Aardappelveld

Approach and Background DuRPh

Early 2005, Wageningen UR was requested by the interdepartmental Committee Biotechnology to write a research program for a promising project with genetic modification. The project needed to fit into the government's Innovation Agenda and strengthen the competitive ability of the Dutch farming sector. A 'proof of principle' of a potato with a sustainable resistance against late blight developed through marker-free cisgenesis was selected, as both economic and environmental issues are at stake in the control of late blight.

People, Planet, Profit

The guiding principle in this research is People, Planet, Profit. In the potato sector, corporate responsibility means: taking care of consumers, farmers, water managers and other stakeholders (People), the environment (Planet) and the economy (Profit). The DuRPh team expects this project to contribute to a more sustainable potato cultivation, i.e. sustainable in terms of People, Planet and Profit. The potato planting material industry is an important economic sector in the Netherlands and the control of late blight is costly. Less late blight control also means less emissions of environmentally harmful products.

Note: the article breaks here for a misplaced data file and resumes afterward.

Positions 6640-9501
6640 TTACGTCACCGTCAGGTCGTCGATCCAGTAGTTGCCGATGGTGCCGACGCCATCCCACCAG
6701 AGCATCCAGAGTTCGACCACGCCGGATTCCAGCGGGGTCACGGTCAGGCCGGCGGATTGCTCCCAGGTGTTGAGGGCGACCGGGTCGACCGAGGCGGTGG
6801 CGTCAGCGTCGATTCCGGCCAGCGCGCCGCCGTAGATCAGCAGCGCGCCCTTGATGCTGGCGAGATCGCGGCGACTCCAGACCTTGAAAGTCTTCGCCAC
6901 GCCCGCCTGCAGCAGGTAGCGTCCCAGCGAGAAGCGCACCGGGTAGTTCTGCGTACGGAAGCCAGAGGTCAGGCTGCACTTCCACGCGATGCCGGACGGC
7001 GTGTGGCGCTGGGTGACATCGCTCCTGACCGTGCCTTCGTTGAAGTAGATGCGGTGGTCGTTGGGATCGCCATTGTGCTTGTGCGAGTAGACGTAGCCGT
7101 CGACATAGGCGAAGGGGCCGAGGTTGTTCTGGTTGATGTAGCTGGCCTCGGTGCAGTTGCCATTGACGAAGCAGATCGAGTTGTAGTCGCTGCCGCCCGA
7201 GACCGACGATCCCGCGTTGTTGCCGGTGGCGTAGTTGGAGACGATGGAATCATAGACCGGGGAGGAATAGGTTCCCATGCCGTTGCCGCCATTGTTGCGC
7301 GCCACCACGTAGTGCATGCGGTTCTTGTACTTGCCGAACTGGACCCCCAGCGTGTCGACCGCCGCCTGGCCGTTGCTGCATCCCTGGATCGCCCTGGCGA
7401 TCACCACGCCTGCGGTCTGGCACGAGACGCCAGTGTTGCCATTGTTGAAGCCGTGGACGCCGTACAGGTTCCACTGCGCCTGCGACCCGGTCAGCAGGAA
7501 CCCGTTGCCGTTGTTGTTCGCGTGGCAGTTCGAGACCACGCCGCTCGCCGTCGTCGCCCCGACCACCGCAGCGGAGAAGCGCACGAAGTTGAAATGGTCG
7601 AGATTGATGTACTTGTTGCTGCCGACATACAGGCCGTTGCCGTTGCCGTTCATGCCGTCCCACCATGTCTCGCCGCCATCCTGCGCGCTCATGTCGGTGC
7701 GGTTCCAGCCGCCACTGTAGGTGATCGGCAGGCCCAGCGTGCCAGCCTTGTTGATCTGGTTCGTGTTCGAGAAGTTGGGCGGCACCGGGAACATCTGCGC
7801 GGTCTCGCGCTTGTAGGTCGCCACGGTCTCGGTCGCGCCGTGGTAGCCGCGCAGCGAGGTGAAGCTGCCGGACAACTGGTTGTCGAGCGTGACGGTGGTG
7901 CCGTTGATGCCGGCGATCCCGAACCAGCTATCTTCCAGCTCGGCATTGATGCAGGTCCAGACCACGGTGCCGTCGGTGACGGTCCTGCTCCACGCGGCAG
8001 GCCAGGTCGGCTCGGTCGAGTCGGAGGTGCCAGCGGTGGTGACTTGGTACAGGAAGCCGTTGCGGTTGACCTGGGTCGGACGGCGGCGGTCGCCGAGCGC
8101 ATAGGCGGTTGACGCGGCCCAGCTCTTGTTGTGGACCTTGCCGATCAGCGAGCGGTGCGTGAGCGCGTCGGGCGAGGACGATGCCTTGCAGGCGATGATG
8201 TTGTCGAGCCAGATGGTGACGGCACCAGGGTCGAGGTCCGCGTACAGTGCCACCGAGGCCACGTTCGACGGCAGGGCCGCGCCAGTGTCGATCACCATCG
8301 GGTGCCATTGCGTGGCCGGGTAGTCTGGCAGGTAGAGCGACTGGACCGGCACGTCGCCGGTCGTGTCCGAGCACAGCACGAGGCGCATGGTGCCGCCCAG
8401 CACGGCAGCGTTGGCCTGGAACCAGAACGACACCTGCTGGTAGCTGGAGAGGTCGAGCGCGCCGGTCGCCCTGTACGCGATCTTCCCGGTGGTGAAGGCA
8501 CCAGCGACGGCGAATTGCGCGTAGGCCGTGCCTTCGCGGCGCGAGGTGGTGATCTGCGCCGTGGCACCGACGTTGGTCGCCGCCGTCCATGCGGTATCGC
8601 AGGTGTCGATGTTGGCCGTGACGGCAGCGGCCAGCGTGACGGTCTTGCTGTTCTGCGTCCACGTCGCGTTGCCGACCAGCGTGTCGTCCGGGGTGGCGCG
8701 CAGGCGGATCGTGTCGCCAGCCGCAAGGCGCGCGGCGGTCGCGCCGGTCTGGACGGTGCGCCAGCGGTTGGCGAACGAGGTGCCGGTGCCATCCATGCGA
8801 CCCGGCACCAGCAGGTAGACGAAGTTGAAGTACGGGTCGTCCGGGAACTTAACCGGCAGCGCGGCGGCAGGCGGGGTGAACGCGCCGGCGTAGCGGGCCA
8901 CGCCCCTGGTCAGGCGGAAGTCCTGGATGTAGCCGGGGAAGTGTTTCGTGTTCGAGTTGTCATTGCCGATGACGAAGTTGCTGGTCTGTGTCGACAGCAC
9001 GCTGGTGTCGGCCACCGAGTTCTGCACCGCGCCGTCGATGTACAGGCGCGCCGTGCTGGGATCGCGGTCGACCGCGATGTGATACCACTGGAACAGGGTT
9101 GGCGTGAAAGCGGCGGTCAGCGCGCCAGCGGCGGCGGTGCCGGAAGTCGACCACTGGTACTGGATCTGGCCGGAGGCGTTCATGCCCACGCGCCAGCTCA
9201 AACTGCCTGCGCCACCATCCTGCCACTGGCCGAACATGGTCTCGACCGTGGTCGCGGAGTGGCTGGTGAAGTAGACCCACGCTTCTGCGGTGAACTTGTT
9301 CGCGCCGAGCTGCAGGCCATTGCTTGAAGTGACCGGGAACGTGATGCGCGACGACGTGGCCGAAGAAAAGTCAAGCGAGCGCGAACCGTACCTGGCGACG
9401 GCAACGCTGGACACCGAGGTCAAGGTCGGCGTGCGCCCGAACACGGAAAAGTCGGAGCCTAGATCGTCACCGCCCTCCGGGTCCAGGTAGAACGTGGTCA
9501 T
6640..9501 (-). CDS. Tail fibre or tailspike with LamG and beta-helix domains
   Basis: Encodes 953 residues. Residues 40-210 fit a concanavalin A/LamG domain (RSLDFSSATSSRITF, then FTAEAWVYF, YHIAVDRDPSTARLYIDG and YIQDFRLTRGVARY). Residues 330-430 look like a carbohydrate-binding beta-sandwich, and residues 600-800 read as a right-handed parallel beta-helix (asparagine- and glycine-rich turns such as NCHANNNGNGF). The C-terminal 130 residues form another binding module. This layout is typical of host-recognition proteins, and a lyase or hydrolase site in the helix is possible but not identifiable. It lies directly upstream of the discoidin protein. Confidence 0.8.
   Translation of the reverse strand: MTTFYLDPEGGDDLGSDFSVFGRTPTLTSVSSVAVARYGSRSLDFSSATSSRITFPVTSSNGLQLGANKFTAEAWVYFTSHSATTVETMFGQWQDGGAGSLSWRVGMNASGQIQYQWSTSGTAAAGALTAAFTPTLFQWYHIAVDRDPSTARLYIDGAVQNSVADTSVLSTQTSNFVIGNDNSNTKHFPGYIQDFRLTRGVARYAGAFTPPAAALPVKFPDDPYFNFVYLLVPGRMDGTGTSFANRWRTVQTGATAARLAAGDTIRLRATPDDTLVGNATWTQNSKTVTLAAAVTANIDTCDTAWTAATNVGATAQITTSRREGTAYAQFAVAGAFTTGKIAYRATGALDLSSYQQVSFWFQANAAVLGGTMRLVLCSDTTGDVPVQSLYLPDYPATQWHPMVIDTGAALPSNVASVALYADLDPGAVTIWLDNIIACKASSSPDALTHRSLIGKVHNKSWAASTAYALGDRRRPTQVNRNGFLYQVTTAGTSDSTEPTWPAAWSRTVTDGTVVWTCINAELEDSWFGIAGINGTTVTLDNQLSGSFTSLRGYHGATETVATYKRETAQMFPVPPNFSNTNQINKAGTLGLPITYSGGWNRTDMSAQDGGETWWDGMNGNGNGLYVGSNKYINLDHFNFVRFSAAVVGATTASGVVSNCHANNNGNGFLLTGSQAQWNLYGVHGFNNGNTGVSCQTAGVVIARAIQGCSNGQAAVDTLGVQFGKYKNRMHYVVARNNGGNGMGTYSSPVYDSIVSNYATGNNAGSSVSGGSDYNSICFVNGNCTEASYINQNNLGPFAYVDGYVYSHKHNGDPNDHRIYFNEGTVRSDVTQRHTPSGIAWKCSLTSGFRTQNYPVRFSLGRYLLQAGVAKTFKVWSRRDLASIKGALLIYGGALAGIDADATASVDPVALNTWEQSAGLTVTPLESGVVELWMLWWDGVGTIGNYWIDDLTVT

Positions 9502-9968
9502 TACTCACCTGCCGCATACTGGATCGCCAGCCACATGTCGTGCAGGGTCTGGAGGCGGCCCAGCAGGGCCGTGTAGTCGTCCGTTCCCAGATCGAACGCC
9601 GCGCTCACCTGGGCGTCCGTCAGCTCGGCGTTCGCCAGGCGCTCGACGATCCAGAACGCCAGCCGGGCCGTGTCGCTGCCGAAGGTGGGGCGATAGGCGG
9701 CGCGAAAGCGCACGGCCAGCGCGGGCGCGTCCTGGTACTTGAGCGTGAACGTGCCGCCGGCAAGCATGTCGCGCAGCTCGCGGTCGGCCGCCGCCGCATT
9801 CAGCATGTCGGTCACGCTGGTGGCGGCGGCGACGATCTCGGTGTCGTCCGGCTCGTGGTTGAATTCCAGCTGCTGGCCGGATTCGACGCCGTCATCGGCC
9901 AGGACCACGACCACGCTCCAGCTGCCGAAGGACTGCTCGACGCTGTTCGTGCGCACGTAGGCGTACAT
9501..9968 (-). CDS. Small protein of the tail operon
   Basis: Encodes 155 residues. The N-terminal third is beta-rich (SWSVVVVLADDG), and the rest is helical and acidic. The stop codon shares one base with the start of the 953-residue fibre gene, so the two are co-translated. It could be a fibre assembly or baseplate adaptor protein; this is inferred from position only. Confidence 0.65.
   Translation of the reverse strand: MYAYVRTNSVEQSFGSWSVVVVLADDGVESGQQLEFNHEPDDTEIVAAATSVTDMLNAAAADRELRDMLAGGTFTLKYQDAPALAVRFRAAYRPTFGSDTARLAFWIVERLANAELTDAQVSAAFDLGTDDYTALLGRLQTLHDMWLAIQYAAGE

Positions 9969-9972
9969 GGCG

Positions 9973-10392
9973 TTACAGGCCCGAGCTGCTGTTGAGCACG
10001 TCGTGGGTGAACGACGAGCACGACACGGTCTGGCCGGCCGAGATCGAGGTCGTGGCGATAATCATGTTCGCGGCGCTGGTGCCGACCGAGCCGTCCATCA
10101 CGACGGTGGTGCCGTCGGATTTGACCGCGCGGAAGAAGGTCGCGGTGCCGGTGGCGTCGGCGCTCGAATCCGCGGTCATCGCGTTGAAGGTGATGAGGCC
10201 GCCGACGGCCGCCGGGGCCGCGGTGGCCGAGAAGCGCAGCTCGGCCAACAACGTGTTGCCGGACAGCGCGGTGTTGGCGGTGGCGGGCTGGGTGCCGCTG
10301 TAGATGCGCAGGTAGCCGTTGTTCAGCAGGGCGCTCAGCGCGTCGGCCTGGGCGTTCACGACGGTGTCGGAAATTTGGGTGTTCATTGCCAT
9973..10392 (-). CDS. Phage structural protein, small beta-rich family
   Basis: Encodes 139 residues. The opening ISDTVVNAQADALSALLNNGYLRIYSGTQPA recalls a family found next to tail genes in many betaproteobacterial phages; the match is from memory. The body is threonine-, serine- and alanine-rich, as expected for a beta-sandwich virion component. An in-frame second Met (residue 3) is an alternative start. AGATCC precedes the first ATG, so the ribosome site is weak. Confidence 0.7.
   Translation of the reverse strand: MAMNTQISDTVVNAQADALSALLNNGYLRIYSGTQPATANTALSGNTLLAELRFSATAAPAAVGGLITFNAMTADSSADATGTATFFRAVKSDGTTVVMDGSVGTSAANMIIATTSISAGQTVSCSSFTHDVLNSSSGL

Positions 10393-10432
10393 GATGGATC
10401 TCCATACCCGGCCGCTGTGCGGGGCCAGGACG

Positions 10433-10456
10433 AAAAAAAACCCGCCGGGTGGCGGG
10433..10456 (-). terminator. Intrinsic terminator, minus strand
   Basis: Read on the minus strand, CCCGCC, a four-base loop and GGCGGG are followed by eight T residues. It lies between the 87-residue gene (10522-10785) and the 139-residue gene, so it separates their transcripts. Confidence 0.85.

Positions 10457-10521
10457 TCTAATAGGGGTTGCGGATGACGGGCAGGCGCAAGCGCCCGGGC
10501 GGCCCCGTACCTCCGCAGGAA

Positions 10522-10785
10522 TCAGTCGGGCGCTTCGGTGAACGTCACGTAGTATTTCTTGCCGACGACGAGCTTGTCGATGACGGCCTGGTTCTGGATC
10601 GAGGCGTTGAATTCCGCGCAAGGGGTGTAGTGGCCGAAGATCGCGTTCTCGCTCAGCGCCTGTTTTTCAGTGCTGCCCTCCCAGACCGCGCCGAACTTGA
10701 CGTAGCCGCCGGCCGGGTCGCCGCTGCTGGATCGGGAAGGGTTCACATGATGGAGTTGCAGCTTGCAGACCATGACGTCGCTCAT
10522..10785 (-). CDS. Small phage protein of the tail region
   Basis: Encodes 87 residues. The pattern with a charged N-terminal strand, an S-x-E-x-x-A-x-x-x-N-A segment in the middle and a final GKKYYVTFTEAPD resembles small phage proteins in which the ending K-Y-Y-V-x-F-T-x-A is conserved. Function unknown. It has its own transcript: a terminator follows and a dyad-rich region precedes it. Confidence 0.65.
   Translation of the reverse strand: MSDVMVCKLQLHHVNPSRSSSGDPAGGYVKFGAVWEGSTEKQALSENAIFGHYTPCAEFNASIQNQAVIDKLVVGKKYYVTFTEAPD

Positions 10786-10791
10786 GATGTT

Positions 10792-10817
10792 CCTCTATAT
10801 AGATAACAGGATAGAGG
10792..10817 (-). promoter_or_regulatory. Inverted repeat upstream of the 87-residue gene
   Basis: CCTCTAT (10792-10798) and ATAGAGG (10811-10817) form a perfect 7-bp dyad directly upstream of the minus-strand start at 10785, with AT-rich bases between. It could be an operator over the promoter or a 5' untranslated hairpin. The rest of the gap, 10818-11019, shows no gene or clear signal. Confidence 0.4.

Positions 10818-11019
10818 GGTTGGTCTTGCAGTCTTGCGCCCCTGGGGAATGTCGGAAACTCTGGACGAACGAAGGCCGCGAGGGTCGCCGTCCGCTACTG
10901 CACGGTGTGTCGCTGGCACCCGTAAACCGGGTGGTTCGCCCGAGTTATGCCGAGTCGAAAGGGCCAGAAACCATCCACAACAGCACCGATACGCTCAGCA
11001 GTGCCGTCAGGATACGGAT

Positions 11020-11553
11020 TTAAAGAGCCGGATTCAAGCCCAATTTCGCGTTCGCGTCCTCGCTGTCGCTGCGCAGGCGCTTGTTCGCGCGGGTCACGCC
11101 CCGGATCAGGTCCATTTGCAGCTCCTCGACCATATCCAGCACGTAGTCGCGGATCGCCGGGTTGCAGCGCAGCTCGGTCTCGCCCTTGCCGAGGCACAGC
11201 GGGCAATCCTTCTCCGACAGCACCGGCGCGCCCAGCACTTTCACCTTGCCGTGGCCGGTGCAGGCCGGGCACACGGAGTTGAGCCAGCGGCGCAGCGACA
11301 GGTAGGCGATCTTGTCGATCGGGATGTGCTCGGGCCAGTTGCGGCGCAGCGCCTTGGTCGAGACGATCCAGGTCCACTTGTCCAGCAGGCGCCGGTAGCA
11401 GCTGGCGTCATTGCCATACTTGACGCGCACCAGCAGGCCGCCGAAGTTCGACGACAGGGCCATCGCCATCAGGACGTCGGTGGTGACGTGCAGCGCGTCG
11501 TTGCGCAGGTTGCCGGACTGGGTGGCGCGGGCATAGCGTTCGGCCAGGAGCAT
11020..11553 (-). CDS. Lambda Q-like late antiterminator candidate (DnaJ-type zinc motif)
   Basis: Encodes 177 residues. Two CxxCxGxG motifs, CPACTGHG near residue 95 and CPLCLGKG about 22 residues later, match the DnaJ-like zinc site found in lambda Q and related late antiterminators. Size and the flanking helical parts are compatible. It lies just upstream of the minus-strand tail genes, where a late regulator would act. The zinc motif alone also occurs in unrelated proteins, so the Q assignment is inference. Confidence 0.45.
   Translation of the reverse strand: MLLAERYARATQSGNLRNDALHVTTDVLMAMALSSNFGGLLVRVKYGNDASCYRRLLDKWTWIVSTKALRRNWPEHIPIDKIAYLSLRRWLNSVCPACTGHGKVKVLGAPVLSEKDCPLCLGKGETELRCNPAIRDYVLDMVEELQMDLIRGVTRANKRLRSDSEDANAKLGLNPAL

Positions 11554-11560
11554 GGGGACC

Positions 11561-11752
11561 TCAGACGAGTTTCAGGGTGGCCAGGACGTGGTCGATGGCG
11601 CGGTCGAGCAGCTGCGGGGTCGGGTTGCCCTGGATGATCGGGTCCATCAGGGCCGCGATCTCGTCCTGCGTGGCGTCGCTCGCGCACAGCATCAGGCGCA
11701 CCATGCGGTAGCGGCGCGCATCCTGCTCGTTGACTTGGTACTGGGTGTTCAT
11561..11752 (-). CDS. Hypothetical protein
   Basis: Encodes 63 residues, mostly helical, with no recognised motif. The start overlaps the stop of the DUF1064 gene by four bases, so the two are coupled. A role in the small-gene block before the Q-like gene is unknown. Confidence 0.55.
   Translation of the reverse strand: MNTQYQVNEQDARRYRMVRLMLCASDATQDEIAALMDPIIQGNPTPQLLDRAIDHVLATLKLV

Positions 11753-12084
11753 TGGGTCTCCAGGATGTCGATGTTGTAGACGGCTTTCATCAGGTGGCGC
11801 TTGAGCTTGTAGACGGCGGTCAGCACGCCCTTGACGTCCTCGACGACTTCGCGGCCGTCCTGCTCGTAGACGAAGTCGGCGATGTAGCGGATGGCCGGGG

Potato blight

Collaboration

In the DuRPh project, Wageningen UR collaborates with the private sector. DuRPh is also complementary to the Phytophthora Umbrella Plan (2003-2012), funded by the Dutch Ministry of Economic Affairs, Agriculture and Innovation and potato growers. The DuRPh team also collaborates with the Centre for Biosystems Genomics (CBSG), a network of researchers and companies active in the field of genetics, for example to screen wild potato populations and track suitable resistance genes.